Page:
There are a couple things you can do with Google Apps.
You can setup a SAML server connected to your AD network and then setup Google to authentication your Google Apps access against the SAML server. We have used a php application called simpleSAMLphp because we already have servers setup to run PHP and we have developers with php skills. The drawback of using a SAML solution alone is that you can only login to accounts through the web. This means you can't access your mailbox through imap/pop, and you can't login to Google talk with any old XMPP client.
Using SAML does not automatically create accounts in the Google Apps domain. You also will probably need a tool that will synchronize accounts for that you can use the Google Apps Directory sync tool. This will allow you to create accounts, but it still will not sync passwords by default because the Windows Password hashes are not reversible and Google can't do anything with them.
It is possible to use something like PasswdHk to intercept password changes in your AD and then store the password in a format (unsalted sha1) that the Google directory sync utility can use to set the Google Apps passwords. But this does add a bit of security risk since Google will only accept unsalted md5 or sha1 password hashes through its Provisioning API, and to sync with Google, you basically must store these hashes. If you are to use this, it is very important to keep these hashes secure.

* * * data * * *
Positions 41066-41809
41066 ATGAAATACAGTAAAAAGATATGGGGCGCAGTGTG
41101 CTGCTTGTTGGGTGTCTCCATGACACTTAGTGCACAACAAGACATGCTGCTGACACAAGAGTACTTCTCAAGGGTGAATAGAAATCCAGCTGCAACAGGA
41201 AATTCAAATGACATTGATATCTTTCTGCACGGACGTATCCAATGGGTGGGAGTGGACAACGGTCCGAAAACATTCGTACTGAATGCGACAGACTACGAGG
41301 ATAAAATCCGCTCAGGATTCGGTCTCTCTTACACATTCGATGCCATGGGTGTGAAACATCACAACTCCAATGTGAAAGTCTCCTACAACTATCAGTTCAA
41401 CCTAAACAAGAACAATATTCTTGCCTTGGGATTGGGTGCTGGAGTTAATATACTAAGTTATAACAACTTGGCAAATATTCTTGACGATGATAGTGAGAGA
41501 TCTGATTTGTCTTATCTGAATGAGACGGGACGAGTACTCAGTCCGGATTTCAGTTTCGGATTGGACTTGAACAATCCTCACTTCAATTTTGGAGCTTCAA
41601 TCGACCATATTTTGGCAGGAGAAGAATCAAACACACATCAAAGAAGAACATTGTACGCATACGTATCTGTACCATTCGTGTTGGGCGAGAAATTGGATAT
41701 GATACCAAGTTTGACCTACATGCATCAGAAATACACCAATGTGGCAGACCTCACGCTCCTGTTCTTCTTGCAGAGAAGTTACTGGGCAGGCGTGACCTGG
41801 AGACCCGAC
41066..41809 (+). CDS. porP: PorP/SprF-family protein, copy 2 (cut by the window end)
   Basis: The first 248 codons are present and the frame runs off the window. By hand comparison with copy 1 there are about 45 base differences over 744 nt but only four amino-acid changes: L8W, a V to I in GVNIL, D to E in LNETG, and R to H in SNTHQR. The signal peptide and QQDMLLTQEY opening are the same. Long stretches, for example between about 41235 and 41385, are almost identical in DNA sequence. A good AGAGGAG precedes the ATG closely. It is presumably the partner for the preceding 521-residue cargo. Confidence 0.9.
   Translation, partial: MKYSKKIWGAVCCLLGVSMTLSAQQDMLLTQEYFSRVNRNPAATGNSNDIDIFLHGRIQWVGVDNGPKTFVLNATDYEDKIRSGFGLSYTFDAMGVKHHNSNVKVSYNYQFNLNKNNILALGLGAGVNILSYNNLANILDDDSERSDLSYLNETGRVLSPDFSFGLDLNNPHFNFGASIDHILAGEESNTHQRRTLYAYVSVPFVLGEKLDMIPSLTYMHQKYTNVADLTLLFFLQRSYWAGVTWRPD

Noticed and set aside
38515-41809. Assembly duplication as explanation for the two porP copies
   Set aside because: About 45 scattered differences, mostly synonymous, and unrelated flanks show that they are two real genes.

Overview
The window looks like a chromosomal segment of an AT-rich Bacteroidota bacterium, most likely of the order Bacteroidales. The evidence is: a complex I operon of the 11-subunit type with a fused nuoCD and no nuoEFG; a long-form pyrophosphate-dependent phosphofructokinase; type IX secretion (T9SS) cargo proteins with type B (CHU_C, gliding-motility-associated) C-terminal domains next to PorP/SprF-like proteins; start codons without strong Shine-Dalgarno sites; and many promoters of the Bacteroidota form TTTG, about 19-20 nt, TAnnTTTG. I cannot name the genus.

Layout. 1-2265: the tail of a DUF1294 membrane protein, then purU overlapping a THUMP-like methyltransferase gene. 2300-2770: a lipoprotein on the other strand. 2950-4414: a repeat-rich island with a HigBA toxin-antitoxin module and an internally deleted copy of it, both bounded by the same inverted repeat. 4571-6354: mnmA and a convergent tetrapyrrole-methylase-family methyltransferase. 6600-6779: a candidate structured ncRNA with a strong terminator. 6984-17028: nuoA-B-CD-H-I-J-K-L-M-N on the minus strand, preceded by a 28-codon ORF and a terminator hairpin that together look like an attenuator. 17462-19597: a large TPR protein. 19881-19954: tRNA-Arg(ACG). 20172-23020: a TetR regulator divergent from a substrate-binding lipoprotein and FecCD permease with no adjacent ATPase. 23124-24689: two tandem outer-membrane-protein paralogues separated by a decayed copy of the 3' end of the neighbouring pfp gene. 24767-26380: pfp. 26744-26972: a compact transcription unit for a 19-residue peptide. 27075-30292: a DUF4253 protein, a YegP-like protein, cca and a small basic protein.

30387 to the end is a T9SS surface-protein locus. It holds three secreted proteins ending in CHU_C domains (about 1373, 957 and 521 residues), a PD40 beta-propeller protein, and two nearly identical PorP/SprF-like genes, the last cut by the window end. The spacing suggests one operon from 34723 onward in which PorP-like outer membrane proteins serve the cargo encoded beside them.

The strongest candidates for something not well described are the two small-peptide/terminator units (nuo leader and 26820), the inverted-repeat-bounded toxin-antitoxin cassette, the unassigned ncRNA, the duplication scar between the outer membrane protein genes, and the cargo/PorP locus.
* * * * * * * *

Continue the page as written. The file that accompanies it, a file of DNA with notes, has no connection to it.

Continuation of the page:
Hmmph. You had me all excited about
SAML until the bit about imap/pop.
That'd kill all the folks using
windows mobile and blackberry clients,
wouldn't it? Any clever alternatives
If you are willing to accept the risk of storing the password hashes then are able to combine the SSO and the directory syncing together to get a working system.
As an alternative someone could develop a Intranet portal where users in your domain would go to initialize their Google account and set the password for the Google account. I had considered developing something like this, but couldn't get my coworkers to agree that it was the way to go.
The basic idea is this, build a webapp that
- Lives on your intranet and authenticates against your active directory
- Has a function that will take the username and password that the user used to login to the intranet site and get any other information you need from the AD, and then use the Google Provisioning API to add/update the users account.
Building the tool really shouldn't be too difficult, I had estimated to hack out something basic it would only take 12-16 hours of development time. The advantage of this solution is that it gives you 100% Google Apps functionality, the downside is that it somewhat inconveniences the end-user.